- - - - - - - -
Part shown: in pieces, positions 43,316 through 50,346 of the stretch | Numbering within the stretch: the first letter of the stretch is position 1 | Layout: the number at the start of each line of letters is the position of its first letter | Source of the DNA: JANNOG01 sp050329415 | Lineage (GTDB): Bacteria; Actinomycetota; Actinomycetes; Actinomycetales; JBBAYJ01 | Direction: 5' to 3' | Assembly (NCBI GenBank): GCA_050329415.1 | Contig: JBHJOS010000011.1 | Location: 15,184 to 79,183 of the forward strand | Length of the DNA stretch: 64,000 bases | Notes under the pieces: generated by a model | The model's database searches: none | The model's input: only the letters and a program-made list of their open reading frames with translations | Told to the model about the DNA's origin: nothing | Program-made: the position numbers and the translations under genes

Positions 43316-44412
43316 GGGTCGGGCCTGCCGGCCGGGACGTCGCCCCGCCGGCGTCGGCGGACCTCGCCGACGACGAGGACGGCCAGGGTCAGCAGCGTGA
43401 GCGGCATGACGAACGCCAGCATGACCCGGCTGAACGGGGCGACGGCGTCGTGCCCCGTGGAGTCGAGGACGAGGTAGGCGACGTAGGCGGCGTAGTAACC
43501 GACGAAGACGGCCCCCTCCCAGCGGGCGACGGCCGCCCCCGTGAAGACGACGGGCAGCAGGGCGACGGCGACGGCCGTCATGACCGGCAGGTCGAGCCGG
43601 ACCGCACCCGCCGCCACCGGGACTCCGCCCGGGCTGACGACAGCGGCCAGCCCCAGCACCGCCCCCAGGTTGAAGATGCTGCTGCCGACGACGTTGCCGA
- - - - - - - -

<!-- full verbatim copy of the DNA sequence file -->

Part shown: in pieces, positions 43,316 through 50,346 of the stretch | Numbering within the stretch: the first letter of the stretch is position 1 | Layout: the number at the start of each line of letters is the position of its first letter | Source of the DNA: JANNOG01 sp050329415 | Lineage (GTDB): Bacteria; Actinomycetota; Actinomycetes; Actinomycetales; JBBAYJ01 | Direction: 5' to 3' | Assembly (NCBI GenBank): GCA_050329415.1 | Contig: JBHJOS010000011.1 | Location: 15,184 to 79,183 of the forward strand | Length of the DNA stretch: 64,000 bases | Notes under the pieces: generated by a model | The model's database searches: none | The model's input: only the letters and a program-made list of their open reading frames with translations | Told to the model about the DNA's origin: nothing | Program-made: the position numbers and the translations under genes

Positions 43316-44412
43316 GGGTCGGGCCTGCCGGCCGGGACGTCGCCCCGCCGGCGTCGGCGGACCTCGCCGACGACGAGGACGGCCAGGGTCAGCAGCGTGA
43401 GCGGCATGACGAACGCCAGCATGACCCGGCTGAACGGGGCGACGGCGTCGTGCCCCGTGGAGTCGAGGACGAGGTAGGCGACGTAGGCGGCGTAGTAACC
43501 GACGAAGACGGCCCCCTCCCAGCGGGCGACGGCCGCCCCCGTGAAGACGACGGGCAGCAGGGCGACGGCGACGGCCGTCATGACCGGCAGGTCGAGCCGG
43601 ACCGCACCCGCCGCCACCGGGACTCCGCCCGGGCTGACGACAGCGGCCAGCCCCAGCACCGCCCCCAGGTTGAAGATGCTGCTGCCGACGACGTTGCCGA